Brief Opnionated Boulangerie Report
- Delucacheesemonger Apr 10, 2014 06:35 AM
Again this is my opinion, l like bread that if it hits your head you get a concussion. l have been back in Paris for @ a week.
l have found over time that the bread situation changes here very rapidly. Some places open and are awesome then they get larger in that they have many branches and they sometimes are great and sometimes just suck. Other new ones open and they rock in the beginning.
Here are some of the ones l have purchased from.
A major disappointment, since the franchise has been expanding and expanding the breads are cooked less and less so that now the Pain Voltaire or whatever that when cut used to cover your kitchen with crisp shards of blackened crust now just squish under the knife and interior are moist and textureless.
Their bread pudding-like pain au raisin is still perfect.Used to be my go-to
Their miche is now baby food, soft and almost has no discernible crust. Even when baked at home for 10-15 minutes the crust is still useless.
Pain d'Alex Boulangerie Berthollet-
From where l stay a real PITA to get to but so worth the trip. Bought three breads, a miche, a baguette traditional, and a batard. All were very different and all were perfect for me. Might be the fave bakery so far. Please don't change a thing.
Pains et Gourmandises-
not my style of bread, sort of whole grain stuff, crust dense but not chewy, like healthy bread in states. OTOH their walnut loaf small and heavy is wonderful.
Du Pains et Des Idees-
Still a perfectly awesome loaf of bread. Their pain d'ami has not changed in any way. Crust is like a castle wall and interior a little soft but still great texture. Only downside is the cost, at @ 10 euros/kg may be the most expensive bread in the city.
Le Pain au Grenier-
Varies greatly dependant on location.
/Ave d'Italie has changed to the bad completely. Staff very helpful but the three items l tried were a bite and trashed. Even changed their brilliant kouign amann, now very not brilliant.
/Gare de Nord-Always terrible and still is, no change.
/Fauberg-St Antoine-Bread OK, Kouign amann the same as the good ones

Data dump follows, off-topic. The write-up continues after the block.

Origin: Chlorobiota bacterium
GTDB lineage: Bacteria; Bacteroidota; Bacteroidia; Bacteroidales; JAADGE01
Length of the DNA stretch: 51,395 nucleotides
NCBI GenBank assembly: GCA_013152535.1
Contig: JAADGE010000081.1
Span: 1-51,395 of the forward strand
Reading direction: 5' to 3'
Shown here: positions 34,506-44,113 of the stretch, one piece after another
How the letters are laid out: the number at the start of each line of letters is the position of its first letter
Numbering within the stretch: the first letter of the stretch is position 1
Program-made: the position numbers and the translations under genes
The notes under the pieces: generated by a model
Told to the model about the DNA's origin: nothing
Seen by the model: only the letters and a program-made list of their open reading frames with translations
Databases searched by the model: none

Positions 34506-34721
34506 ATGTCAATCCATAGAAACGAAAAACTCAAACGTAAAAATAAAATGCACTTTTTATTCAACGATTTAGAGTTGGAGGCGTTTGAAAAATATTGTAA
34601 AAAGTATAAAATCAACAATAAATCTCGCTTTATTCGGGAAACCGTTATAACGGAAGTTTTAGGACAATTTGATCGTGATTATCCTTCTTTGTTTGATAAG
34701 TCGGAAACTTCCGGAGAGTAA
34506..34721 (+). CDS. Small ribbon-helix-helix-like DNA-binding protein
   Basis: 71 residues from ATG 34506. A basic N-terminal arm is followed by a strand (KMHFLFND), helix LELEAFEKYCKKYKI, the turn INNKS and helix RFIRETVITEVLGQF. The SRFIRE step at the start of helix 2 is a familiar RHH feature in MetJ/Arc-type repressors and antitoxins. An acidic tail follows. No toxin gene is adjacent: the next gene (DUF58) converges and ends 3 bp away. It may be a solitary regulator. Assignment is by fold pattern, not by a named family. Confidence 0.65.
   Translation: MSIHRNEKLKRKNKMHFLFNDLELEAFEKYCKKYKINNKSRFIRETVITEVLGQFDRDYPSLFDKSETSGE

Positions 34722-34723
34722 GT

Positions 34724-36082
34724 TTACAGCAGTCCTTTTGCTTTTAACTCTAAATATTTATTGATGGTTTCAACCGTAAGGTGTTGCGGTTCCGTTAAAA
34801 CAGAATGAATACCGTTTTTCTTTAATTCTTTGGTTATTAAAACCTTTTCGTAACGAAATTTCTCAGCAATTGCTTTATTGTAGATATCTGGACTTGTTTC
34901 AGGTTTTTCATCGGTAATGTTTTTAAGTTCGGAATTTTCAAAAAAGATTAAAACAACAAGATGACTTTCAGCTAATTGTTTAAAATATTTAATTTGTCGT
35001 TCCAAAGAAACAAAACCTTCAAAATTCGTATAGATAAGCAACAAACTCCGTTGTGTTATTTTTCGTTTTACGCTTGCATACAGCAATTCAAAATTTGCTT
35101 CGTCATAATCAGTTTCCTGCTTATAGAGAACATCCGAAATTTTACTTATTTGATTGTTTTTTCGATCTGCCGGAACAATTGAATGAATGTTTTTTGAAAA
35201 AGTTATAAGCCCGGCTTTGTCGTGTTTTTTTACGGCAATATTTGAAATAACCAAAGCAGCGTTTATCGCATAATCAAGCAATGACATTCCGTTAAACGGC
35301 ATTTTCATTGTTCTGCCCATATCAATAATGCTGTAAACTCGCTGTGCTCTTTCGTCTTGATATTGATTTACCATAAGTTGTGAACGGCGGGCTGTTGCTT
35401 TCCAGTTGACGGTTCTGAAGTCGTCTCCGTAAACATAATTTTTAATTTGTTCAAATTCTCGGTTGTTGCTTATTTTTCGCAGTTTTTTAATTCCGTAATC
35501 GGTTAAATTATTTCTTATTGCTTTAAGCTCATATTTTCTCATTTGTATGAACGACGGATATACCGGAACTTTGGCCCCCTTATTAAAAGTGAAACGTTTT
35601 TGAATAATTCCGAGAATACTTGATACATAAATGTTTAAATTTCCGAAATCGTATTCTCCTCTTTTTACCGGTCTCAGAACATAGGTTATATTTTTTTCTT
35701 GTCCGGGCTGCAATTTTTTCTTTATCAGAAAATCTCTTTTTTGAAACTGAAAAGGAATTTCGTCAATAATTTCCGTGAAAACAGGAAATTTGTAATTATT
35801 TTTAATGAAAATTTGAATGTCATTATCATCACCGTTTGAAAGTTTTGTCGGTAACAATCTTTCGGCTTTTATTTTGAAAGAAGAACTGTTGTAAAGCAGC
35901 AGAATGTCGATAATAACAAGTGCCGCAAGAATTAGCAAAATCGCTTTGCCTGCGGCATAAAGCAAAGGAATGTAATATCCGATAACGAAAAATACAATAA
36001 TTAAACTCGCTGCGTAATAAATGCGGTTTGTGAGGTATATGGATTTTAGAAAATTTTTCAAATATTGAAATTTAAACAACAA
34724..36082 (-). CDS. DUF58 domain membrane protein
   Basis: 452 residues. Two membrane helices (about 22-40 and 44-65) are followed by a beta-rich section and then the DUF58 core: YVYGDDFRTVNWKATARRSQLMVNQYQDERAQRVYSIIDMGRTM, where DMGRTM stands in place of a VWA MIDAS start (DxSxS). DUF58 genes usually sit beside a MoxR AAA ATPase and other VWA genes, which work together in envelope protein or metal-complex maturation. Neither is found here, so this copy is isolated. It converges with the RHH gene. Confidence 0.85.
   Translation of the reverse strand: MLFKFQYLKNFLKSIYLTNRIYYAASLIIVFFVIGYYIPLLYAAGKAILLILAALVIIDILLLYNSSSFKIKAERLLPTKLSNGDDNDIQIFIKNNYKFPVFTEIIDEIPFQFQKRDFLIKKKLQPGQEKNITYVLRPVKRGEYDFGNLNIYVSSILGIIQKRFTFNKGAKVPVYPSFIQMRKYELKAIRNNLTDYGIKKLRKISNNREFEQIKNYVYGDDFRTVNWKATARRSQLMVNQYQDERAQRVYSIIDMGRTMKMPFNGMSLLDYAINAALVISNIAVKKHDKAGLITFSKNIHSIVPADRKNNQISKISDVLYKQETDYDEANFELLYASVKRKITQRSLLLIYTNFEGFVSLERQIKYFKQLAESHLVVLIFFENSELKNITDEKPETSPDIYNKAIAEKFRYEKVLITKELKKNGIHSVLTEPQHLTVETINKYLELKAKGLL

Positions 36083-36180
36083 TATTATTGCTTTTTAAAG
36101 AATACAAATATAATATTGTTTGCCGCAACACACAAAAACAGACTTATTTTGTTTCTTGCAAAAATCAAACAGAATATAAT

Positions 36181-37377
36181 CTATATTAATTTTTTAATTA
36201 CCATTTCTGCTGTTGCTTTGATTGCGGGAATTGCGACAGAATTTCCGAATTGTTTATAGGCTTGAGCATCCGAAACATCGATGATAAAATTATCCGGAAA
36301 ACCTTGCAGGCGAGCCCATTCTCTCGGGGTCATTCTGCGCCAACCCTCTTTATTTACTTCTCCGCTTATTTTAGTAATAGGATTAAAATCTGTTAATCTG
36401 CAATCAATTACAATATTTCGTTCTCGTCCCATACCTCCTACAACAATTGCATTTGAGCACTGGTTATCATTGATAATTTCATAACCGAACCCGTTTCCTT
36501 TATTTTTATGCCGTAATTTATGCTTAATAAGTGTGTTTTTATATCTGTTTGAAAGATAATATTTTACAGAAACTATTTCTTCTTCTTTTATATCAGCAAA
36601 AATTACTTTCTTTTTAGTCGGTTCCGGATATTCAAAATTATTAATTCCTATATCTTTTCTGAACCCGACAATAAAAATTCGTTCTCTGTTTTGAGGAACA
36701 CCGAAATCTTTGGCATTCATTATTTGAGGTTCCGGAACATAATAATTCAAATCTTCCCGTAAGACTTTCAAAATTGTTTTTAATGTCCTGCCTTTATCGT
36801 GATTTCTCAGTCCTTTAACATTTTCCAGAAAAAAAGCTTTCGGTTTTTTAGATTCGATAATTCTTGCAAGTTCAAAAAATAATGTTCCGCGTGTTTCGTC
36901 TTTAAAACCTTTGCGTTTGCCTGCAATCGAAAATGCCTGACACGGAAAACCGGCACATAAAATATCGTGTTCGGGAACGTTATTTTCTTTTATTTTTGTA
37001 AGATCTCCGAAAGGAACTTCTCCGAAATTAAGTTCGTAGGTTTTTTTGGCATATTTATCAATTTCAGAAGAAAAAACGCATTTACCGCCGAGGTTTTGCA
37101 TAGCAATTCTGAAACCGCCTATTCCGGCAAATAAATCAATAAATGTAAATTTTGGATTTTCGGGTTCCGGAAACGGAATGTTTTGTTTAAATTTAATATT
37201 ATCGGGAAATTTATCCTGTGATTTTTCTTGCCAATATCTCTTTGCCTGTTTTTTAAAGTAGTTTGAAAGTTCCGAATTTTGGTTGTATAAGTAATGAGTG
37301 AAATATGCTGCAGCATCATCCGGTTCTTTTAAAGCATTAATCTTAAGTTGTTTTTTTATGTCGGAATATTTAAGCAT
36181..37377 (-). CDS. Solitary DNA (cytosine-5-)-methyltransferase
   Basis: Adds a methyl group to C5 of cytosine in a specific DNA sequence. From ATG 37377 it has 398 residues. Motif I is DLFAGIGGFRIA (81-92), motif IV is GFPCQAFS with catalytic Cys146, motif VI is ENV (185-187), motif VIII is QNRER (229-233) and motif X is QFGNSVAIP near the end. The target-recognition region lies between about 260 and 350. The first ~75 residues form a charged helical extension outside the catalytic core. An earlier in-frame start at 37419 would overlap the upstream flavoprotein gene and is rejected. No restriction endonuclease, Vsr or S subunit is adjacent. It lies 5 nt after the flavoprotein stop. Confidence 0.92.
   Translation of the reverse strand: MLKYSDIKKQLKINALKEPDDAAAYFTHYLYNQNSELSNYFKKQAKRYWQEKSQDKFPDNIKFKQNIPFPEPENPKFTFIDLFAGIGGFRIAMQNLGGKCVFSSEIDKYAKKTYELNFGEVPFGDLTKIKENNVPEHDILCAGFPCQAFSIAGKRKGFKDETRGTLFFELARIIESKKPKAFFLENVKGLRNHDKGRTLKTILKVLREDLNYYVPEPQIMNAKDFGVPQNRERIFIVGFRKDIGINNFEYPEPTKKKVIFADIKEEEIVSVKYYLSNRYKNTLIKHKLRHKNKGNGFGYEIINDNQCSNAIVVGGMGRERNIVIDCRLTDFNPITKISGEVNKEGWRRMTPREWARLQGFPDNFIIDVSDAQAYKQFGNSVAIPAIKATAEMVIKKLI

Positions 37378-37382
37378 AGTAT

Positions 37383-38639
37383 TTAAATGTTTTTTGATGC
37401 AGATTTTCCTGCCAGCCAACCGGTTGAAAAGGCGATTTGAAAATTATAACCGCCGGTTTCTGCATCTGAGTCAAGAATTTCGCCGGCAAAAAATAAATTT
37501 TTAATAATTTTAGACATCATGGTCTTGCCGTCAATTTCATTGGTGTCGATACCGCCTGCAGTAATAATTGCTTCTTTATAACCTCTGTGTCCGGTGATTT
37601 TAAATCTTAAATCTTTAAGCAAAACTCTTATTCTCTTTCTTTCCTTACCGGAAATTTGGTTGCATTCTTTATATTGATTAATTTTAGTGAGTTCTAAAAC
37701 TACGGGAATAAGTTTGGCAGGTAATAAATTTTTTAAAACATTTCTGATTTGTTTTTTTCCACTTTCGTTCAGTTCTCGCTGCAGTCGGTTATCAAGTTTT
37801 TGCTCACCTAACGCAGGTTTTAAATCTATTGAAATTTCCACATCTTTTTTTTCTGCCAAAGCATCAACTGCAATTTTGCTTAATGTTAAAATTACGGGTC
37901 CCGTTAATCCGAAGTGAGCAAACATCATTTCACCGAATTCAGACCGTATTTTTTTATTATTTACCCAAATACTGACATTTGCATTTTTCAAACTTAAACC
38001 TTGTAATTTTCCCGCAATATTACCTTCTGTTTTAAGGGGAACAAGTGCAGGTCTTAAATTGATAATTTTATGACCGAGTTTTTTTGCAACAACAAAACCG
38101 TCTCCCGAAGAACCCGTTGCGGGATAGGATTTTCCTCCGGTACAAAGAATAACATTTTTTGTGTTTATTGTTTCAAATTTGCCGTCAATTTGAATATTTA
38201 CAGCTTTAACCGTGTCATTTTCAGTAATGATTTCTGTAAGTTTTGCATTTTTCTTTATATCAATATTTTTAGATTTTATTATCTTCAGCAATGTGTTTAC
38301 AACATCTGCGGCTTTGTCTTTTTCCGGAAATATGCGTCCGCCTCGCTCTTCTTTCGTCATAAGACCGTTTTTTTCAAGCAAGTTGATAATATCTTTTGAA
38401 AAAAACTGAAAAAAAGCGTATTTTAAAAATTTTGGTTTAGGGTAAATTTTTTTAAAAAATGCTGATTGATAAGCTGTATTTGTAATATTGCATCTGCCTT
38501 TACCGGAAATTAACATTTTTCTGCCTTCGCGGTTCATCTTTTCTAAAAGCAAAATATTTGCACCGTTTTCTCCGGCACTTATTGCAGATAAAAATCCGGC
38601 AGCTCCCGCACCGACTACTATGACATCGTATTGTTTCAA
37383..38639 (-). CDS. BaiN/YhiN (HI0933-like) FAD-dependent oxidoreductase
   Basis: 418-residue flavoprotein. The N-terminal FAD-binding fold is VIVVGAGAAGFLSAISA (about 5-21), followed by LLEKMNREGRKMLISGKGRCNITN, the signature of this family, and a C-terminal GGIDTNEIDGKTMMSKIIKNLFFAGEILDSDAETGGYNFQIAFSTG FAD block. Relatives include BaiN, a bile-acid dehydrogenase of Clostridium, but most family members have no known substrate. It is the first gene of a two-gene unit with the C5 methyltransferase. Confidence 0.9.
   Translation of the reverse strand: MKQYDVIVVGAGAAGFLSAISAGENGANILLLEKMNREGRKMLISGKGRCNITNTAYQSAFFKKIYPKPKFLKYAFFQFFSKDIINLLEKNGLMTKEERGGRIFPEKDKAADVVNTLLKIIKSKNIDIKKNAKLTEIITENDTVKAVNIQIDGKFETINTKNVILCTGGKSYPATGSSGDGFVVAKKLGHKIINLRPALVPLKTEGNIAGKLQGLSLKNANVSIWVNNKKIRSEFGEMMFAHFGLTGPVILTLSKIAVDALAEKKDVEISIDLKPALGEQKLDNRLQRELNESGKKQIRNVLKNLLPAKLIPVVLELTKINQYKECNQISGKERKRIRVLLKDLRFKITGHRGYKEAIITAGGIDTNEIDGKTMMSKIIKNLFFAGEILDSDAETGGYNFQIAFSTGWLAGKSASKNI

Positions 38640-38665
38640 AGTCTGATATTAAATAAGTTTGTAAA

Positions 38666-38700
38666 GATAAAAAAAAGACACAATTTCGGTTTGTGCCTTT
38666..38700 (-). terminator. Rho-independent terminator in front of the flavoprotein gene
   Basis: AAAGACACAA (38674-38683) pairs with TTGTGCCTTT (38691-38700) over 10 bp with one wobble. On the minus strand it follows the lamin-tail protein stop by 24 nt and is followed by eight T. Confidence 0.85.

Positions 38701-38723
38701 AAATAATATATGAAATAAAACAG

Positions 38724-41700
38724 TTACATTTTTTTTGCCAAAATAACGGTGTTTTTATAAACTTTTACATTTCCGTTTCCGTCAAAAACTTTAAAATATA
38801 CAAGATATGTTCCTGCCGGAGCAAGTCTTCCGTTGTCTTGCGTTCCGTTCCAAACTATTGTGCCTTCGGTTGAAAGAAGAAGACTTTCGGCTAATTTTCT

/Rue Abbesses-This is still the bomb, their kouign amann is perfect , their ficelle may be my fave bread in city, they carry the full line of La Cour De Orgeres confiture which is my take home brand and at better prices than Au bon Marche.
That is it for now, more later.
Thank you DLC. This is very helpful for my upcoming May trip. I liked Kayser very much but I suppose growing pains and all of that. Berthollet sounds like a place to go.
My apartment is on R. Portefoin on the 3rd near R. de Bretagne a new area to me. Any boulangeurs of note nearby?
Seconding the Grenier à Pain on Rue des Abbesses, et oui, the ficelle.
I have not been to the other Landemaine, but the one on my street - rue des Martyrs, are you reading, Kelly? - is still god-damn good. You will taste it when it is served at our Abri lunch.
All the bakers and pastry chefs that a friend and I interviewed for a reportage on breads and croissants agree with you and champion the well-baked bread. The Meilleure Baguette winner of last year - in the 14th, whose name I just forgot - even makes one special baguette that is deliberately slightly overbaked, and it is mighty popular. Another winner spilled the beans that the former president also preferred it that way.
I am reading. :o) The one type of bread I do find disappointing at Landemaine, even on rue des Martyrs, is anything that's "flavoured" (pain au noix, pain au chorizo, etc.). But very much enjoyed their baguette, pain au chocolat, couque Suisse--with a special mention for their tartelette aux pommes (off-topic, I know, but second only to Poilane's in my experience to date). You're one lucky hound, Parigi.
Great research - sorry about the misses - and thanks for sharing your opinions. Our bread tastes sound similar (and I'm a metro girl, too, ha ha.)
Glad to hear the Abbesses Le Grenier à Pain is still up there. It was one of our favorites when we stayed in that neighborhood a couple trips ago.
Inconsistency just makes me nuts (although I understand why and how it happens) when it comes to food.
But DCM how can this be - we can't name the best if they keep changing, how will we produce an accurate list - "The horror! The horror!"
Although seriously it's sad how great bakers can't seem to expand and keep the original quality up. Poilane is another example of a bread I loved but IMO seems to have lost its qualities as it's availability grew.
I live in Hong Kong and we have Kayser branches, it's far better than most (but IMO not as good as the bread in a Paris) but still benefits from a blast in the oven when I get it home. Still far better to have something rather than nothing.